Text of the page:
The press, in a thousand headlines, routinely identified Humphrey Bogart as "Movie Tough Guy," mainly because he had first come to wide public attention playing Duke Mantee, the gangster-on-the-run in the film version of the risibly poetic "The Petrified Forest" in 1936. He was no more than all right in the part, but Warner Bros. couldn't think of much else to do with him, so he was kept on the criminal margin, sometimes ludicrously so (see "The Roaring Twenties"), for something like five years while, off screen, he brawled and squalled, notably with his third wife, the alcoholic actress Mayo Methot.
Many of his performances in this period were poor and unfelt. He tended to overact gangsters — too snarling on the one hand, too sniveling on the other, and he was also bad as a straightforward leading man (see him sing-songing the idealism of a crusading D.A. in "Marked Woman").
That's because he was not, by nature or nurture, a hard case. He had been raised in privilege in New York and had drifted into acting — much as other young men of his class wandered into the brokerage houses; it was a not-too-arduous way of supporting a family that had suddenly lost its money — a small, dapper youngster, said to have been the first person to utter the immortal question, "Tennis, anyone?" on stage.
When Bogart was already over 40 — in his first truly memorable role, Roy "Mad Dog" Earle in "High Sierra" — he played an escaped con "rushing toward his doom," as another character describes him. He wants to make one last criminal score, but he's distracted by a handicapped girl (and her adorable dog).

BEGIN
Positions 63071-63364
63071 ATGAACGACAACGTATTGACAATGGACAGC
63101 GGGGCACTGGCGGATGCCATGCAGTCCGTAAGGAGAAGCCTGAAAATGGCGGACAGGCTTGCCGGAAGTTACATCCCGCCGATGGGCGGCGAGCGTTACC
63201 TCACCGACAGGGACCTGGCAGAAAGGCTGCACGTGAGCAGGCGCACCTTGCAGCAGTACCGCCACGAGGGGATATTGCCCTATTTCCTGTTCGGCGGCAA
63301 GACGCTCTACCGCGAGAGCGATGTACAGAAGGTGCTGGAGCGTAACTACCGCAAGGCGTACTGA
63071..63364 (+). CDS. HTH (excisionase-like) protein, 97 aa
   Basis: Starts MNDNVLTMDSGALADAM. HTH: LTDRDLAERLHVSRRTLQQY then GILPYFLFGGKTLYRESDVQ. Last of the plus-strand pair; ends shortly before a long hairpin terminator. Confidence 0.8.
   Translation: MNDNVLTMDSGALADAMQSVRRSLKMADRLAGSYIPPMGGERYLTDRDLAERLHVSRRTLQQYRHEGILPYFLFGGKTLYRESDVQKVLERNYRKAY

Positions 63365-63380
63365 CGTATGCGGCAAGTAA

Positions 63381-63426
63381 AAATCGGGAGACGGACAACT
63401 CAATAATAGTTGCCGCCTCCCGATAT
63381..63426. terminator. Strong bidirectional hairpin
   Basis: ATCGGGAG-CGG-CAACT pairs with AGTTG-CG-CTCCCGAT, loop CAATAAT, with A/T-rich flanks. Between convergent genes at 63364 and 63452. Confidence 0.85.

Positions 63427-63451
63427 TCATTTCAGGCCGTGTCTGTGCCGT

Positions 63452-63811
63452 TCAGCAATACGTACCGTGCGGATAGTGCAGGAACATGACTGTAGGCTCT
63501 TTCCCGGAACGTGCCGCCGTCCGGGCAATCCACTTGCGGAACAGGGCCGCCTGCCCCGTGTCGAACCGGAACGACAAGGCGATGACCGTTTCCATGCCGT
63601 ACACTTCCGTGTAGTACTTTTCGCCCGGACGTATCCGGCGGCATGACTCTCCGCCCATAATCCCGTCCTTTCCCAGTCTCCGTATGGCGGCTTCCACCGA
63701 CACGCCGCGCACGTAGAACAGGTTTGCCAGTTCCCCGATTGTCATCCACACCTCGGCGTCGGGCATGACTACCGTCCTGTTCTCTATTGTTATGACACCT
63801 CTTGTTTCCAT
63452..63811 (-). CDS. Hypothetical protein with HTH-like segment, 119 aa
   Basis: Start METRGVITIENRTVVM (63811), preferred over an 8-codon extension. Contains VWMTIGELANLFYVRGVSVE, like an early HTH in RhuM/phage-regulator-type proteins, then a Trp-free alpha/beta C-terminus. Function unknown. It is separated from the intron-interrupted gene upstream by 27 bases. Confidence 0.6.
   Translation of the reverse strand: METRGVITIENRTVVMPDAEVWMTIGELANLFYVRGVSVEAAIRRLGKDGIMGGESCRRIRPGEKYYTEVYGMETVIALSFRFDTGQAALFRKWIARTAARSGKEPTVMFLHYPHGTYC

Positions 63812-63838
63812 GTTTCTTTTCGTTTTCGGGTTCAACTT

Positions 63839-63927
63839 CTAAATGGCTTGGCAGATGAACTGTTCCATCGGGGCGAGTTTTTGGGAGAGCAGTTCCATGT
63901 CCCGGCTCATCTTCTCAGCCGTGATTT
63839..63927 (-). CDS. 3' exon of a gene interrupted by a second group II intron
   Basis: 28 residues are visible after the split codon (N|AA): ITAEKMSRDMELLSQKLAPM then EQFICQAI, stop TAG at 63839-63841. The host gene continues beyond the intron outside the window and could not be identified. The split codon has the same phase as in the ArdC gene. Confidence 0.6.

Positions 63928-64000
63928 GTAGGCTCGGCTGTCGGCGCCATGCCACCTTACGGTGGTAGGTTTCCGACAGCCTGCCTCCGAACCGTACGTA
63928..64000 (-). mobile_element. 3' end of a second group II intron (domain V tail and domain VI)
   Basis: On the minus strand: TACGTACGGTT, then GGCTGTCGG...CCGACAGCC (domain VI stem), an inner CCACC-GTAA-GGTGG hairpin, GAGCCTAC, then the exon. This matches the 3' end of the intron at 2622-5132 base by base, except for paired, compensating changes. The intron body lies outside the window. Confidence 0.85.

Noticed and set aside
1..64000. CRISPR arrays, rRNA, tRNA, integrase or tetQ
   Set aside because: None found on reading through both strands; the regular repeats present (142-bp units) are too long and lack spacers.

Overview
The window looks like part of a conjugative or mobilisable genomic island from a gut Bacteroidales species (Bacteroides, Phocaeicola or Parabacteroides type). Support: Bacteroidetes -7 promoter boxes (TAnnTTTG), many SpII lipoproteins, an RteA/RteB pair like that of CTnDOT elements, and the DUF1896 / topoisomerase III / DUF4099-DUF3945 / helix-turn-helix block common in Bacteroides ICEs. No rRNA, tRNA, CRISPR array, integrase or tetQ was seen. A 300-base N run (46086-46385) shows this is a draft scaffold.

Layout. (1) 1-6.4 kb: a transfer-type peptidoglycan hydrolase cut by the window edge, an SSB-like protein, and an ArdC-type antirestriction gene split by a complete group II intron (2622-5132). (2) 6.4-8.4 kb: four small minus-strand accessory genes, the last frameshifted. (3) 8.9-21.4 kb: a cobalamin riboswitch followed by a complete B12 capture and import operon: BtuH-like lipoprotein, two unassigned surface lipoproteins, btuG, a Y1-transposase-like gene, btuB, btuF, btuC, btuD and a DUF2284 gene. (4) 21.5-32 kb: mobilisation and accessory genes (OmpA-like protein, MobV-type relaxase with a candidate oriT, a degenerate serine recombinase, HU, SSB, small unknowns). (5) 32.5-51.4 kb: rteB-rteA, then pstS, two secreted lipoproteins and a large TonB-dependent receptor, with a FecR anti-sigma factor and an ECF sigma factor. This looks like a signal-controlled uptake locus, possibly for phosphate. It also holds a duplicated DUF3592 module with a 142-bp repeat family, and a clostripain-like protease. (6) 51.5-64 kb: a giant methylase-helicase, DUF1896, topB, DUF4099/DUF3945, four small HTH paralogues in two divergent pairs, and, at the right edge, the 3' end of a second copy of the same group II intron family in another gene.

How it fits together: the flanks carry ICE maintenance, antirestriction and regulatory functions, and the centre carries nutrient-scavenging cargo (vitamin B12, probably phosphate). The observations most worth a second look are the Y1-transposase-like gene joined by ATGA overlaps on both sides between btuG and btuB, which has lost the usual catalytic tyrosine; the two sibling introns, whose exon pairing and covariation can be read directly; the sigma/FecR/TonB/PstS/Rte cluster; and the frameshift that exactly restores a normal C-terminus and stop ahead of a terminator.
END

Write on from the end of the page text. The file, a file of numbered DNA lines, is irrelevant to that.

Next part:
Something almost soulful emerged in this performance. He was touching on emotions he understood in his bones and could express in silence as well as through sardonic dialogue.
His endemic ruefulness implied a disappointed knowingness that, by a hair, avoided cynicism. In "The Maltese Falcon," everyone thinks he's a shady private eye. But he cautions people not to understand him too quickly. The man has a code, which he refuses to articulate until the very end. And why bother? It is sufficient that he knows what it is and acts out of its principles, which are instinctive to him.
All he needed now was what every star who hopes his image may outlive his moment needs — a defining role in a movie everyone loves and goes on loving forever. That, of course, was "Casablanca." Rick in his "gin joint," nursing his lost love and misplaced ideals, is a very fair projection of Bogart at that moment — especially the lovelessness.
|1951||Best Actor||The African Queen||Win|
|1954||Best Actor||The Caine Mutiny||Nomination|